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Mystical Gosainkunda

IMG.jpgThe maximum distance I walk on a daily basis is to a restaurant nearby office for lunch and back. Once in while when I go for hikes with my friends in the outskirts of Kathmandu valley, I’m often the last one to reach the destination. So, a couple of weeks ago, when my family and friends proposed a trek to Gosainkunda, I quickly went on Google to search for images of the trail and read about people’s trekking experiences, as well as watched videos of Gosainkunda on YouTube. Watching the videos made me want to go on the trek because I realized, that to walk for around 30 hours in just three days, I’d really have to push myself.


It took us almost five hours to reach Dhunche in Rasuwa from Kathmandu due to the bumpy roads. For the first night, we had planned to stay in Chandanbari so we started walking at noon after two hours of rest in the district headquarters. We knew that it was going to be an uphill trail to Gosainkunda as we had to climb up to 4,380 meters starting from 2,000 meters where a four-wheeler had dropped us.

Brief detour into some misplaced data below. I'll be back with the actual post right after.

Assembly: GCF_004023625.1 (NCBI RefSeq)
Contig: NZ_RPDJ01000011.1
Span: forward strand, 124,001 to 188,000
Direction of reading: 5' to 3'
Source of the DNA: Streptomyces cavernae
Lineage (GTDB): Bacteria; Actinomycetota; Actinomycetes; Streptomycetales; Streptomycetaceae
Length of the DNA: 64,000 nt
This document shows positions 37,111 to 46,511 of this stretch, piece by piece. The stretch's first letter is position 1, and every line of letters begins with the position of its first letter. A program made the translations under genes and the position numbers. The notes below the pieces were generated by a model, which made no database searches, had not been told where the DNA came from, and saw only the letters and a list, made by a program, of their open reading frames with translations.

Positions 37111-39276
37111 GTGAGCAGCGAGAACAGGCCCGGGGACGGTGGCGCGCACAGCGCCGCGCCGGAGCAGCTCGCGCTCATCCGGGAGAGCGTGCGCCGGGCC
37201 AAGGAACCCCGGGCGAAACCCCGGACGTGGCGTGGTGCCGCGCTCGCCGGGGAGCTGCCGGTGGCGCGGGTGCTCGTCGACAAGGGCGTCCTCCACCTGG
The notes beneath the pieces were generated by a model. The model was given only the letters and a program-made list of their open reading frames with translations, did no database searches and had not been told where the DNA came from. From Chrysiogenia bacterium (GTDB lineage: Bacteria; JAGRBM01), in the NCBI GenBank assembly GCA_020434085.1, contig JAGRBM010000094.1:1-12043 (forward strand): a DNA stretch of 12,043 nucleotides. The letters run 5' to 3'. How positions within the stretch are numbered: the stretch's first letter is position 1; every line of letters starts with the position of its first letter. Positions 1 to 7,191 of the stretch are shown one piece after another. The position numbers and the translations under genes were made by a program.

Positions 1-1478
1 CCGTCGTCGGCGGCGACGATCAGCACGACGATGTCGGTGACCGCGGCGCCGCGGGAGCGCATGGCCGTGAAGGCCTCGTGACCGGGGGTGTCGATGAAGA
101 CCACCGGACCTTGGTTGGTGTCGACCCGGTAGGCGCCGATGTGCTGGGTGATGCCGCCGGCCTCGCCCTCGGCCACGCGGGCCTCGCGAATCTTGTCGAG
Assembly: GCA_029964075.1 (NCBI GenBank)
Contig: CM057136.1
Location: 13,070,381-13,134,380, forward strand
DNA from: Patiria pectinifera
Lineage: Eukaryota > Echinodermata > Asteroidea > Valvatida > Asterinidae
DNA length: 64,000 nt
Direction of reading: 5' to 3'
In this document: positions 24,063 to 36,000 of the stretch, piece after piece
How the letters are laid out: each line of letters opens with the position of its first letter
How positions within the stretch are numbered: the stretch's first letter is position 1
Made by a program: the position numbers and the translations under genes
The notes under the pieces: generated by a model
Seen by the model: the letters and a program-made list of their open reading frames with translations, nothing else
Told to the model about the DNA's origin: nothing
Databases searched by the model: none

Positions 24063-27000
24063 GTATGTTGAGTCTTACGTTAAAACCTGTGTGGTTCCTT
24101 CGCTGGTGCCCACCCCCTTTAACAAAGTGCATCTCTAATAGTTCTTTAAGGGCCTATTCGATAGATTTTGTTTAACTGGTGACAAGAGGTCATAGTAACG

As we left Dhunche, lush green forests, flowing rivers, and gorgeous waterfalls accompanied by the non-stop chirping and singing of birds made for a pleasant trek. The weather was also on our side with a partly cloudy sky shielding us from the heat. But we were all amateur trekkers so we had to rest after a few minutes of walking, and this was the case for all the three days of our journey.